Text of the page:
Summer Gardening – 10 Plants That Beat Summer Heat and How to Care for Them

Summer Gardening – 10 Plants That Beat Summer Heat and How to Care for Them

The magic trick to successful summer gardening in the South is to focus on plants that love the heatIf you select low-maintenance, adaptable plants, your summer garden can maintain its beauty despite consecutive days of 100-plus-degree temperatures. This article covers 10 plants to consider and how to care for them.

Easy Tips to Care for Your Summer Garden

It is necessary to water your summer garden – but never overwater! You can check before watering by sticking your finger (or a pencil) four inches down into the soil. No water is necessary if your fingertip or pencil tip comes up damp. A moisture meter is a valuable tool for gardeners because it measures how wet or dry the soil is. Once you determine if your plants are thirsty, irrigate deeply at ground level. Watering is best done in the morning to allow moisture to soak into the soil before it evaporates in the afternoon sun and heat. 

Plants can fool you by wilting in harsh sunlight, even when they have sufficient water. Some plants droop on hot days because moisture evaporates from the leaves faster than the roots can absorb it. Wilting for short periods will not harm your plants. However, over-watering can cause roots to rot. Nearly all plants require protection during severe heat, except cacti or agave. Provide your summer garden with a thick level of mulch to keep the soil temperature cooler and retain moisture.

Additionally, most plants benefit from some shade in the afternoon. Investing in a shade cloth can be helpful unless your summer garden is sheltered by surrounding shrubs or trees. To further protect your plants, pause all pruning and fertilizing until the heat wave has passed.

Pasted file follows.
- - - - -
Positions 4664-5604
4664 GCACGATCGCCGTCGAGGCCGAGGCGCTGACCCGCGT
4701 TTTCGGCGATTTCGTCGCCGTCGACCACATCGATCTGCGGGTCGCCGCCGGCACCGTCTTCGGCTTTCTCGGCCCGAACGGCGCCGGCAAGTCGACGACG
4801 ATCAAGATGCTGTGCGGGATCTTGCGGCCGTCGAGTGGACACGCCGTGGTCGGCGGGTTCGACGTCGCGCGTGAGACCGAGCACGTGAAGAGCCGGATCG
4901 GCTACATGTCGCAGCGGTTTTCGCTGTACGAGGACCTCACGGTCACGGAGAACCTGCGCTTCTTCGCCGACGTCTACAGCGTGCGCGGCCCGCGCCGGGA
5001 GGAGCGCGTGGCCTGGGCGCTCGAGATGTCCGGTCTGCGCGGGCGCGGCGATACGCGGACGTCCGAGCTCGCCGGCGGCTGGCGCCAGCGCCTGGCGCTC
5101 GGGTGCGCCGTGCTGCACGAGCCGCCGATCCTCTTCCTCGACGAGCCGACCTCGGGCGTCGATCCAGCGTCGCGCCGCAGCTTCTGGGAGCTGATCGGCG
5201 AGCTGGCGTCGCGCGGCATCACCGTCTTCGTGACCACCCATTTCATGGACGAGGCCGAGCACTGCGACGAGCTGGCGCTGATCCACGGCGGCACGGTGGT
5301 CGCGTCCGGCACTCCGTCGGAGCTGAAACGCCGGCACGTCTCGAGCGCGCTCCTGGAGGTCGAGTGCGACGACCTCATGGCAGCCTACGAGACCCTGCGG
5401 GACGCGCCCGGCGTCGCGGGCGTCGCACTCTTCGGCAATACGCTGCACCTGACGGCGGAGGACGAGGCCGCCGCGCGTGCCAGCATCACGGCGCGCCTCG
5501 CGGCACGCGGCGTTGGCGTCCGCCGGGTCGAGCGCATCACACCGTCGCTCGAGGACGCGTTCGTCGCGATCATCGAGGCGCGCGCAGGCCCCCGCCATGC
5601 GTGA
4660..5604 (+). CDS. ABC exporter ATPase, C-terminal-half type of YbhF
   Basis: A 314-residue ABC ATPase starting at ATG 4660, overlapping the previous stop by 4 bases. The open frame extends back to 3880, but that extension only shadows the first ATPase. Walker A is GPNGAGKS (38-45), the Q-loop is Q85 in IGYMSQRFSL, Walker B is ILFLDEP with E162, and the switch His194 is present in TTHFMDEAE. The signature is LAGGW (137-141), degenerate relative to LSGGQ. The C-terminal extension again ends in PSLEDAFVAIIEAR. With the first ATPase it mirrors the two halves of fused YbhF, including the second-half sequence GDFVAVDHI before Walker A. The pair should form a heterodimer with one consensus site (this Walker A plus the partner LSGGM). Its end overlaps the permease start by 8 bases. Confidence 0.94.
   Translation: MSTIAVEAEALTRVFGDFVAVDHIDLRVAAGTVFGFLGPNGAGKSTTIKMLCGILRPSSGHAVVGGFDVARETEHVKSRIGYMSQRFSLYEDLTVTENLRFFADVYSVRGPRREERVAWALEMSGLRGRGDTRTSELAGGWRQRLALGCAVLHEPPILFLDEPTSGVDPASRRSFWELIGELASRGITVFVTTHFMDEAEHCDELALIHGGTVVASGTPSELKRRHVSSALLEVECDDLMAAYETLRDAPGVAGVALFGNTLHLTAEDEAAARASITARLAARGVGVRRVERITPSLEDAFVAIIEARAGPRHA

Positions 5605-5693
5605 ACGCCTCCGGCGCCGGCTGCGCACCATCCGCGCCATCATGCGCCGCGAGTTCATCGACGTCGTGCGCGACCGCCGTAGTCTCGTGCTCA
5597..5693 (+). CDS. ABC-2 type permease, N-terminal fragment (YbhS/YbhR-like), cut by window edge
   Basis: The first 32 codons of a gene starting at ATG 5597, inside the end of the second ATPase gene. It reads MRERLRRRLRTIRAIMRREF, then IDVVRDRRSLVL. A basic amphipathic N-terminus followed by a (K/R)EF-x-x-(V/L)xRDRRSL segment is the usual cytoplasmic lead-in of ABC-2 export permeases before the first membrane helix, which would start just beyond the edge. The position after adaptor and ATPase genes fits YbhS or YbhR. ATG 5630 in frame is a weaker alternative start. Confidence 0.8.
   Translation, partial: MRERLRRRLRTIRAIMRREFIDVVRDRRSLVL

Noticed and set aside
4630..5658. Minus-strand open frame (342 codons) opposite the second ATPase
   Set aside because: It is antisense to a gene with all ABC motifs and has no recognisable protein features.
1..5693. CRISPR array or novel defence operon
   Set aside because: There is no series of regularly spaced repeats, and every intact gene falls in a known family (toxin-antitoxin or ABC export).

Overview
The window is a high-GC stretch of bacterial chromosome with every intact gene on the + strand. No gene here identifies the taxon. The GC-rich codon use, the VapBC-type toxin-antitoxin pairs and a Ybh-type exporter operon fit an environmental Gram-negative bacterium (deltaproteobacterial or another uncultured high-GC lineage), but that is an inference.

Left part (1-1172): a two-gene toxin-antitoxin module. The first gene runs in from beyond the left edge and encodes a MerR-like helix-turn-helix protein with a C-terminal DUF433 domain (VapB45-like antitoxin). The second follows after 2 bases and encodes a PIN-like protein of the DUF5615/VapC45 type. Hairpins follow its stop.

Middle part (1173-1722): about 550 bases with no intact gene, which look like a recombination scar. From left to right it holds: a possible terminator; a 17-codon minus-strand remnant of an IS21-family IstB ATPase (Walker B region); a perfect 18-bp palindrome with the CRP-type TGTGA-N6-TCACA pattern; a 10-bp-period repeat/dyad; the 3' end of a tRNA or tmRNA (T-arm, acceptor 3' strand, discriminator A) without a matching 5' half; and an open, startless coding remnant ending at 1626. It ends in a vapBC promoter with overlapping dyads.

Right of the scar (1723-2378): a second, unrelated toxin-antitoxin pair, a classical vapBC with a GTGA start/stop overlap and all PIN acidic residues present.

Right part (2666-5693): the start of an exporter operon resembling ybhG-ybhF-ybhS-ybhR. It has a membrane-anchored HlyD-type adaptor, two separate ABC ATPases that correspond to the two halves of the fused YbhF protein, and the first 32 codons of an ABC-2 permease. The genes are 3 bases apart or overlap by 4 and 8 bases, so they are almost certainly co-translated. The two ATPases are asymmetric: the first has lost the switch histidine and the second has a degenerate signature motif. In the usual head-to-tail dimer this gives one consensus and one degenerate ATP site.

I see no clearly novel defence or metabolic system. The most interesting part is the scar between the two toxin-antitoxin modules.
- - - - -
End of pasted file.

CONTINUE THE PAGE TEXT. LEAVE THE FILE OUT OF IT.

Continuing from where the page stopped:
Ten Show-stopping Plants That Flourish in a Summer Garden

Victoria Blue Salvia (Salvia farinacea ‘Victoria Blue’)

The deep violet-blue flowering spikes of Victoria Blue Salvia are breathtaking and provide a sense of coolness to the summer garden. This drought-tolerant perennial is easy to grow, low maintenance, and delivers vertical interest. 

It thrives in full sun or partial shade, needing at least two to four hours of direct sunlight daily. It is best to provide shade and regular water for continuous flowering during extreme heat. If you observe dry, cracking soil around the plant or wilting and shedding of the leaves, this is a sign of thirst. Victoria Blue Salvia grows 18-24 inches tall and spreads 12-15 inches in the garden. 

Reminiscent of Lavender, the flowers attract numerous beneficial pollinators, and the seeds are edible to birds and wildlife. Native to Mexico and Texas, this salvia is considered perennial within USDA hardiness zones 8A-10B. Salvia tolerates poor soil but prefers a well-draining combination of clay, loam, and sand with a slightly alkaline pH. Victoria Blue Salvia blends beautifully with other summer garden plants and provides captivating visual appeal to any landscape.

summer gardening with blue salvia


Firecracker Fern (Russelia equisetiformis)

Firecracker Fern bursts into bloom with fountain-like sprays of dazzling, scarlet-red, tubular flowers. Not a true fern, this plant is a perennial shrub hardy within USDA zones 9A-11B. It grows in a graceful, wispy form to a height and width of 3-5 feet. Firecracker Fern is spectacular for summer gardening, flowing over a balcony or hanging basket, trained to grow on a trellis, or nestled among other flowering perennials. Although it is widely available in hues of coral or scarlet, garden centers now offer newer cultivars that bloom in ivory, pink, yellow or salmon. 

The Firecracker Fern is listed as a ‘Texas A&M Outstanding Coastal Plant’ due to its remarkable resistance to heat, drought, and salt. Native to Mexico and Guatemala, this shrub flowers best in areas receiving at least a half-day of sunlight. It is important to know that all parts of the plant are toxic to humans and animals if ingested. The Firecracker Fern attracts hummingbirds and makes a dazzling selection for fiery, hot summer gardens.

summer gardening with firecracker fern


Zahara Zinnia (Zinnia marylandica)

Zahara Zinnias provide beauty and long-lasting color without blinking through the heat and drought of summer. This zinnia grows 18-inches tall and wide. Its elegantly mounding, well-branched form helps support the abundant, daisy-like flowers it produces. Zahara Zinnia is an annual bedding plant for summer gardens with single or double blooms.